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  1. Is there a version of Furstenber-Zimmer Theorem for non-invertible measure preserving systems?

  2. Where can I find it?

  3. What is the precise statement?


In many works that reference the Furstenberg-Zimmer Theorem, the theorem itself is not stated. Authors usually cite the works of Furstenberg (The structure of distal flows and/or Ergodic behavior of diagonal measures and a theorem of Szemerédi on arithmetic progressions) and Zimmer (Extensions of ergodic group actions and/or Extensions of ergodic actions and generalized discrete spectrum). The point is that in many places, the theorem is being used for non-invertible systems. This happens, for instance in On Li-Yorke Pairs, where the systems are assumed to be surjective, but not necessarily invertible. In this paper, for the proof of Theorem 2.1, the authors use Furstenber-Zimmer Theorem.

As far as I understood, Zimmer's work deals with group actions. That is, invertible systems. And for Furstenberg's Ergodic behaviour of diagonal measures [...], he deals with regular measure preserving systems.

Unfortunately, Furstenberg and Zimmer (obviously) did not call their result the Furstenberg-Zimmer Theorem. In fact, it seems to me that Furstenberg didn't even call it a theorem. :-P

I could find a precise statement of the theorem for the invertible case at a Terry Tao's post. But I could not find any precise statement for the non-invertible case.

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Not explicitly calling it a theorem is not a crime :) They may have called it a proposition, and others promoted it to a theorem. Or even a lemma... But I like this question. – David Roberts Oct 3 '11 at 3:54
Thank you for your comment, David. Furstenberg's paper is too difficult for me. It is possible I am totally wrong, but what I found closer to the theorem was a comment after definition 8.4. He says that if you follow the proof of Theorem 8.3 you can define a distal series which can also be defined transfinitely, allowing one to reach at a maximal distal factor. Furstenberg continues: These notions were referred to in the Introduction, but we shall not actually make use of them in the sequel. – André Caldas Oct 3 '11 at 15:22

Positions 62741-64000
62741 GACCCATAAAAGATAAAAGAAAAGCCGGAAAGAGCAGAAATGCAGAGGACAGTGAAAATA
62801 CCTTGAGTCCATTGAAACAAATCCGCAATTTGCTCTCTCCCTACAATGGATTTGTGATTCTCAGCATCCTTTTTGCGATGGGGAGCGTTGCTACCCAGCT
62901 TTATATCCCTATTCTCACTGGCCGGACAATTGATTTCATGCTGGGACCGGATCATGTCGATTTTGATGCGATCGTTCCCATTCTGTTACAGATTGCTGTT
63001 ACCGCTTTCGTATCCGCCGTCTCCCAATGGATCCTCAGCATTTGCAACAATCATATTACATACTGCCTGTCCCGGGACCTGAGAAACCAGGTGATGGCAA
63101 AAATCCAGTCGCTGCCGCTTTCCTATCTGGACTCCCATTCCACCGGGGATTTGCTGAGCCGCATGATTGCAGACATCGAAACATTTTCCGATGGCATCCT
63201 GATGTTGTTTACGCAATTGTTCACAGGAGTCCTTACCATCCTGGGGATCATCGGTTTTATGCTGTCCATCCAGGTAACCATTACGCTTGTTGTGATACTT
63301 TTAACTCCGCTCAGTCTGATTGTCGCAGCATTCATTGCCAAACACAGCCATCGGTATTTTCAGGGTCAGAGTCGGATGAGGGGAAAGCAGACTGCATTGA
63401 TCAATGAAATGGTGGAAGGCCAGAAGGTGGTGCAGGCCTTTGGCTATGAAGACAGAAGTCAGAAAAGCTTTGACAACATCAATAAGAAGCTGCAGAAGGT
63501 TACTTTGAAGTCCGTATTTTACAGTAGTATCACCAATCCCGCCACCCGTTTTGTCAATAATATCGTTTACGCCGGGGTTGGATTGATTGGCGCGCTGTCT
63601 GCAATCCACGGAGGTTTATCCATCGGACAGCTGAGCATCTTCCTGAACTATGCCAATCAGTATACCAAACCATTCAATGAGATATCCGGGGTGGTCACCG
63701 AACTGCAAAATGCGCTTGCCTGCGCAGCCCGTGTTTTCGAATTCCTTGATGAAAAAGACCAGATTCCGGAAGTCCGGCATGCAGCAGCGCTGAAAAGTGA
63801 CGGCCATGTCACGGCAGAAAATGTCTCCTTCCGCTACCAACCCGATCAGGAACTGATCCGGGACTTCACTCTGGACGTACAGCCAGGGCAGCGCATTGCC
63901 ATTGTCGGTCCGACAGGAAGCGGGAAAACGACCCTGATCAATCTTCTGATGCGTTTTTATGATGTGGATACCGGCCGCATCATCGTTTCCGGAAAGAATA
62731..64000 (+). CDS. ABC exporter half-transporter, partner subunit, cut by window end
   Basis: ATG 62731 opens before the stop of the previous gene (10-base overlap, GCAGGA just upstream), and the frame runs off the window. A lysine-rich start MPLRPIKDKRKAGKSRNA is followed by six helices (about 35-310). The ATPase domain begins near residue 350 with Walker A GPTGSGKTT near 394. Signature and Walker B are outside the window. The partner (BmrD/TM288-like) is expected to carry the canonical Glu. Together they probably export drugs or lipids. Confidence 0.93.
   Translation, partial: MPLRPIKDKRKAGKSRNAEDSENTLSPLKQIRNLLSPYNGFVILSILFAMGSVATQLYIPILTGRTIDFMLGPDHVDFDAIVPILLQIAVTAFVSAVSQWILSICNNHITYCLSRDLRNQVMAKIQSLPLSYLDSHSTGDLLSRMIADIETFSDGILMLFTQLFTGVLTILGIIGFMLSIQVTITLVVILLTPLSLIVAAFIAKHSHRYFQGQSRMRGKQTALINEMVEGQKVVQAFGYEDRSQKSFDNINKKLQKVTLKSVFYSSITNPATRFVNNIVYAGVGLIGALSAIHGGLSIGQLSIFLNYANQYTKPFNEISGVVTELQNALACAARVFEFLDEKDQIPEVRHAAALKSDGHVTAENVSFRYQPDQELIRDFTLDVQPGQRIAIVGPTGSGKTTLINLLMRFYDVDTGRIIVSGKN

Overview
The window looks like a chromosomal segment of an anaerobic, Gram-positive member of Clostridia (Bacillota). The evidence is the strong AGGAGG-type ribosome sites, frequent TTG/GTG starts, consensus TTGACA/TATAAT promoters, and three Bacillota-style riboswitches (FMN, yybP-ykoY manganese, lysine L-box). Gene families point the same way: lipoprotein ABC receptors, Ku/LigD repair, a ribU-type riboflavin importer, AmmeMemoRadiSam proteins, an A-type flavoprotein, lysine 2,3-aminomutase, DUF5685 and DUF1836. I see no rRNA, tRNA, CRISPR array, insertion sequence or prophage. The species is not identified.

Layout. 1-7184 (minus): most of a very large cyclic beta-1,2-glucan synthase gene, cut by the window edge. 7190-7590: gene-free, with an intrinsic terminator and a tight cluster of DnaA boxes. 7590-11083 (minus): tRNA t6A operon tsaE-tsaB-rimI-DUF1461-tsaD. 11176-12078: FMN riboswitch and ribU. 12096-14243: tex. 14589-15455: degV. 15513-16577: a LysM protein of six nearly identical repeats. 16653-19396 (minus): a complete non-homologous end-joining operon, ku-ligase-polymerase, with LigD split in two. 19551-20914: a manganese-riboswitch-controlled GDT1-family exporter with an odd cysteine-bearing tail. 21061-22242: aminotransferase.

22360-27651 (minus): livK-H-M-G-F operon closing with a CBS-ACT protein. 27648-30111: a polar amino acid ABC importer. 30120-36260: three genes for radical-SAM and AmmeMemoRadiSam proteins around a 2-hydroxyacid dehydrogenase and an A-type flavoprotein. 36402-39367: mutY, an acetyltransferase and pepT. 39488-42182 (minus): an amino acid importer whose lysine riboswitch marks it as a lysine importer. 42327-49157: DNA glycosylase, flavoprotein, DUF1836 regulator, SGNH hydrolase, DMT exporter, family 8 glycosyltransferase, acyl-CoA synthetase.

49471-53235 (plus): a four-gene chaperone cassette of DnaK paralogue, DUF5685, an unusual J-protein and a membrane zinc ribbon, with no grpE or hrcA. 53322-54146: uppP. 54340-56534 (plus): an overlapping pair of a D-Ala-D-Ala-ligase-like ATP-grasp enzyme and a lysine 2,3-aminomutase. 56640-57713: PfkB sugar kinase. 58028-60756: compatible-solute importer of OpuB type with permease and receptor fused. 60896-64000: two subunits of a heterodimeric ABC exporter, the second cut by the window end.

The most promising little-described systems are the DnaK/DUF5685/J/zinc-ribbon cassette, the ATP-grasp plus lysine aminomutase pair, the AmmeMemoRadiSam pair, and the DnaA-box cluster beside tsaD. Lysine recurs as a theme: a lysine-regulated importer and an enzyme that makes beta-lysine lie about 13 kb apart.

@David: Only now I understood that I sounded like complaining about Furstenberg. I am not. He was looking for something else. But since it is not stated as a theorem in his paper, I am complaining about authors that say: according to Furstenberg Theorem (see blah blah) without giving a reference to where it is stated. :-( – André Caldas Oct 3 '11 at 18:42
@Andre,I didn't see where Tao assumed that T is invertible, anyways,a good recent ref. would be Manfred's book-Chapter 7,and maybe even Furstenberg's book. For every system there's a compact (Borel, standrad, whatever kind of space you like) extension making it bi-invarient (see Manfred's book) and you usually can analyze this situation and then project it down to the original system without too much of a trouble (because the fibers are compact). For example in the SZ theorem, you can basically work with one-sided shift and not two-sided, this is enough for proving SZ by Furstenberg's method. – Asaf Oct 4 '11 at 10:43
@Asaf: Tao assumes it in Lecture 1: For the reference you pointed (Manfred), I think this is exactly what I needed. I didn't know about this book. If I may, I'd like to suggest you to post it as an answer. :-) Manfred's book is what I should be reading!! Thank you very very much! – André Caldas Oct 4 '11 at 17:43
up vote 2 down vote accepted

Posted as requested - consult the book by Manfred Einsiedler and Tom Ward - "Ergodic Theory with a view towards number theory" - published in GTM, especially in ch 7.

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Thank you very much, Asaf! This is my new canonical reference for ergodic theory. I am ordering this book. I had a pick, and what I really needed was Theorem 7.21. It is stated for not necessarily invertible "Borel Probability Spaces" (Definition 5.13). – André Caldas Oct 4 '11 at 19:09

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